Spirit’s CEO, Ben Baldanza, with some justification, claims that the overhead bin fee will discourage carry-on overcrowding and lead to safer air travel, both for flight attendants and passengers, who are sometimes injured when lifting heavy bags into the bins and by bags falling out of the bins, despite the airlines’ constant “bags do tend to shift in flight” PA announcements.

But most likely, safety isn’t the real issue here, at least not for an airline CEO. Baldanza also suggests that the airline will be able to board and deplane their aircraft faster, which implies that Spirit will profit by faster airport turnarounds, and thus be able to complete more flights per day and earn more revenue per plane (or fly more passengers with fewer multi-million dollar jets).

Is safety the real issue here?But if safety is really the issue, then the airline should ban large carry-ons altogether, rather than charging for them. Is a carry-on that is charged $45 any safer than one riding for free? Of course not. Indeed, in the infancy of commercial aviation, there were no overhead bins at all, just hat racks into which it was forbidden to place even the smallest flight bag or other hard object. Everything else went under the seat. (OK, OK, the seats were spaced farther apart, granted.)

In any case, the US Congress should back off. If Spirit or any other airline decides to ban larger-sized carry-ons for safety reasons or to charge for them for revenue-enhanhcement reasons or to discourage passengers from using the overhead bins altogether, then that’s their business. If the government were really consumer focused, they should recognize the health hazards of large carry-on luggage and encourage airlines to ban the practice altogether, following Spirit’s model of only permitting smaller carry-ons that fit under the seat.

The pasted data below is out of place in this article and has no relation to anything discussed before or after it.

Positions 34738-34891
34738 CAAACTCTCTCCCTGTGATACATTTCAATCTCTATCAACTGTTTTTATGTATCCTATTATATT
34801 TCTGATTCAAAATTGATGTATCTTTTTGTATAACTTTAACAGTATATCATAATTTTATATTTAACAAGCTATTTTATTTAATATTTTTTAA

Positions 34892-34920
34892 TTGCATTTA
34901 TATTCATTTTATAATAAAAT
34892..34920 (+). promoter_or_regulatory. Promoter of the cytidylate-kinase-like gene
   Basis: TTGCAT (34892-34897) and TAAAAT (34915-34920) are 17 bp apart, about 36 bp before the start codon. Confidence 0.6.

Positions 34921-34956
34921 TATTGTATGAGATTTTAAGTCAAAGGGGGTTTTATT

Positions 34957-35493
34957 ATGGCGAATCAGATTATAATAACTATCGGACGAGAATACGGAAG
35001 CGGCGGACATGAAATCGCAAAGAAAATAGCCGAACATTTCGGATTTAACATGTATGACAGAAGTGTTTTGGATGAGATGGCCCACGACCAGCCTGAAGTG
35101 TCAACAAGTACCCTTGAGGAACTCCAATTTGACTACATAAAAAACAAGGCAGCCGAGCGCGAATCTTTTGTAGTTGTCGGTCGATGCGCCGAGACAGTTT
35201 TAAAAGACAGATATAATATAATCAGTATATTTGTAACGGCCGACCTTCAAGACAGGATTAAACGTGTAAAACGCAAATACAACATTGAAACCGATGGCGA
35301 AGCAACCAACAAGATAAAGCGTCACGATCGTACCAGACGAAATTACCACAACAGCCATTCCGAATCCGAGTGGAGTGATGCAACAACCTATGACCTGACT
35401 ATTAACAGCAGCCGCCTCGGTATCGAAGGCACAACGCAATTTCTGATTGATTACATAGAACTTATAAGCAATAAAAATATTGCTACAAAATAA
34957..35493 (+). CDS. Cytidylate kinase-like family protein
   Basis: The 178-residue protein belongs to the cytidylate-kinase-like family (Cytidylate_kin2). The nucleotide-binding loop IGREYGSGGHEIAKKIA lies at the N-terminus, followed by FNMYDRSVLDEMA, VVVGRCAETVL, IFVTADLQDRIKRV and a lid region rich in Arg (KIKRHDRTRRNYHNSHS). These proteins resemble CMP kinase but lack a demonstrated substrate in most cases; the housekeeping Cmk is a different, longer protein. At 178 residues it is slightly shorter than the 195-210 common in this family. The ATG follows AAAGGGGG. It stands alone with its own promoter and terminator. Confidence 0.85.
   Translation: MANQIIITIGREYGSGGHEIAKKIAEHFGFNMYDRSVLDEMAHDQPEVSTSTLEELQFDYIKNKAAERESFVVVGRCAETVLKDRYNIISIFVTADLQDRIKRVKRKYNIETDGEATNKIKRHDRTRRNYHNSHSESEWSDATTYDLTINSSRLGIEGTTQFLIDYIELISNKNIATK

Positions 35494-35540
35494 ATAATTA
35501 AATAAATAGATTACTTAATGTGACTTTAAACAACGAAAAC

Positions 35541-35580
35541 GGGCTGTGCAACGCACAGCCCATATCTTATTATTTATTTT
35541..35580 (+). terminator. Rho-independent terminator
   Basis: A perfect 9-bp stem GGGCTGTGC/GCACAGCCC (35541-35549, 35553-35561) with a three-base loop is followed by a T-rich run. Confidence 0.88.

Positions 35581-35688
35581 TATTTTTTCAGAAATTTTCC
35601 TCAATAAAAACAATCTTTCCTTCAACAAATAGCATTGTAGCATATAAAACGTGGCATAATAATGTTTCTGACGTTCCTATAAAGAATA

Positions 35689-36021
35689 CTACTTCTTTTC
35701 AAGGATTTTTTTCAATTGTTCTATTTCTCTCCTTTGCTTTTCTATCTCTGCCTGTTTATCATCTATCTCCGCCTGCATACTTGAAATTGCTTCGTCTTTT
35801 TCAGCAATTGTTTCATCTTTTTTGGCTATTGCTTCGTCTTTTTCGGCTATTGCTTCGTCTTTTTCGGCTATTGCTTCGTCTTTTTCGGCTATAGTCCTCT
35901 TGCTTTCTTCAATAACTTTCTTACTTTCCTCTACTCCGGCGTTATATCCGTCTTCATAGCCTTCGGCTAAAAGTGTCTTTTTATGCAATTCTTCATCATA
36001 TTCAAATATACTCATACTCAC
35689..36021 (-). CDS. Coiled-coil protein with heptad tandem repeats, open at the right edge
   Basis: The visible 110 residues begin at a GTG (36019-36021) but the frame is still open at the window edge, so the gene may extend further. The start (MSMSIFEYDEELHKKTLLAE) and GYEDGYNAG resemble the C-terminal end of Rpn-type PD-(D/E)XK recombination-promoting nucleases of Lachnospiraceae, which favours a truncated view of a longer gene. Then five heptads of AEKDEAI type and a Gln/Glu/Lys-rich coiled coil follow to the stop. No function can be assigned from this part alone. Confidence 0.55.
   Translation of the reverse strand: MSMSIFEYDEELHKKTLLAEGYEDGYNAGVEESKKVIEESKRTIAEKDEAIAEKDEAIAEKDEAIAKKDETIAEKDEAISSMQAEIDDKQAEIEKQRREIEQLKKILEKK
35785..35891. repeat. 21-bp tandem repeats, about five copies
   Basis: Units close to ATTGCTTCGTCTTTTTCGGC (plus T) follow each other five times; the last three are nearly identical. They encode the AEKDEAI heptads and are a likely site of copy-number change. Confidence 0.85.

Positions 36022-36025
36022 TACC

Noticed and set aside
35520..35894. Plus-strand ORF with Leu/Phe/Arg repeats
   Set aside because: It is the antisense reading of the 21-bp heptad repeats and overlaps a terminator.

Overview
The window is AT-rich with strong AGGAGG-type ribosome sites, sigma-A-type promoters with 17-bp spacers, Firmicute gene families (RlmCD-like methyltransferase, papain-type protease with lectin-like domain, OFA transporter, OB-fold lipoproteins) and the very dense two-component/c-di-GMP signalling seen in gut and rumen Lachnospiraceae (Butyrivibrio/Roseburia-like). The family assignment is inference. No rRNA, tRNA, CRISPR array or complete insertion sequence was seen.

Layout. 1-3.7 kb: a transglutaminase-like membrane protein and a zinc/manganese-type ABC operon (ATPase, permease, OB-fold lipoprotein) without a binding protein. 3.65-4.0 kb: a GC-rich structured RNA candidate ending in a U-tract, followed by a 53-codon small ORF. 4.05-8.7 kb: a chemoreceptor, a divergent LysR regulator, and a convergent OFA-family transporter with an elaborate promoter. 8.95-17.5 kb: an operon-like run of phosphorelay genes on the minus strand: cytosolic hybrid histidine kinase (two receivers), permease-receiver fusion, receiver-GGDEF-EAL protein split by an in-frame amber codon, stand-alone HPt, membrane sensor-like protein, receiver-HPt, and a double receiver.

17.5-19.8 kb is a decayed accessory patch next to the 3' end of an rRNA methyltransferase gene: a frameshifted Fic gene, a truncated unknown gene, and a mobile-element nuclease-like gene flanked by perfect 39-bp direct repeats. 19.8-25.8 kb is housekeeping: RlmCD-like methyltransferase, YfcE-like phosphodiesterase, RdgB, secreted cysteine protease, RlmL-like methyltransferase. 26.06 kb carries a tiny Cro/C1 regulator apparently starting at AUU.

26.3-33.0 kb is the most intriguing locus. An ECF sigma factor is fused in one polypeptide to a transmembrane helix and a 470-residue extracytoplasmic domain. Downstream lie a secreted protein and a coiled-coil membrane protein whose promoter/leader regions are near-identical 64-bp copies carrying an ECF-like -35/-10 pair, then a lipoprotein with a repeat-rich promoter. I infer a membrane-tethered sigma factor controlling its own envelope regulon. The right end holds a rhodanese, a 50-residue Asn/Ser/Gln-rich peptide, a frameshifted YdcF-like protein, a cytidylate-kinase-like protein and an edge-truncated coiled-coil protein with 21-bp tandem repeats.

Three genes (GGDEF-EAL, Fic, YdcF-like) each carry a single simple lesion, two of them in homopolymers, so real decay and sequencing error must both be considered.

And there are about a thousand other things Congress should focus on when it comes to air travel, such as fixing the air traffic control system.

Then we could go back to the old model of free checked baggage, or not. But that should be the airlines’ decision. Or maybe passengers will finally “get it” that the airlines don’t want to be carrying their luggage in the first place, and they’d learn the pleasures of 5-day FedEx Ground delivery service, at least on domestic flights.

Airlines could save millions, and offer free checked baggage once again.

Although putting an end to large carry-on bags, whether free or paid, would require the airlines to hire more baggage handlers and check in staff, who are paid relatively modest wages, most likely the carriers would come out ahead by boarding and deplaning planes far faster than currently possible. It doesn’t take an airline CEO with an MBA to figure out that if every one of the thousands of flights flown in the US each day could shave 30 or 45 minutes off of their schedules by turning around quicker at the airport, then the airlines would save millions in equipment, fuel and the more expensive salaries paid to pilots, who often sit around doing nothing while passengers attempt to stuff bags in the overhead bins, blocking other passengers from reaching their seats.

With the money they save, airlines could once again offer free checked bags, just like in the good old days, when flying was fun.


George Hobica is the founder of Airfarewatchdog™, the most inclusive source of airfare deals that have been researched and verified by experts. Airfarewatchdog compares fares from all airlines and includes the increasing number of airline-site-only and promo code fares.

Once a free perk, many airlines now charge for advanced seat selection

A recent Airfarewatchdog poll revealed that after checked bag fees, the most hated airline fee is the one extracted for advanced seat selection. This used to be entirely free, but no more.

Say you log on to JetBlue’s Web site to book a flight. You choose one, you select a seat you like – paying $10 or more per leg for more room up front or in an exit row. Bang. You’re done.

Now try doing the same on – what, you want an exit row? You want to sit up front? Better have your SkyMiles number handy.

Got none? Back of the bus, sir.

Let’s say you’re on the Web once more, surfing the site of Denver-based low-fare flyer Frontier. Here, you book the lowest fare available – clever you! – there will be no getting anywhere near a seating plan, let alone any selecting of favorite aisle seats up front. Not until 24 hours before takeoff, you won’t – and then, let’s hope that all that’s left isn’t the dreaded middle seat.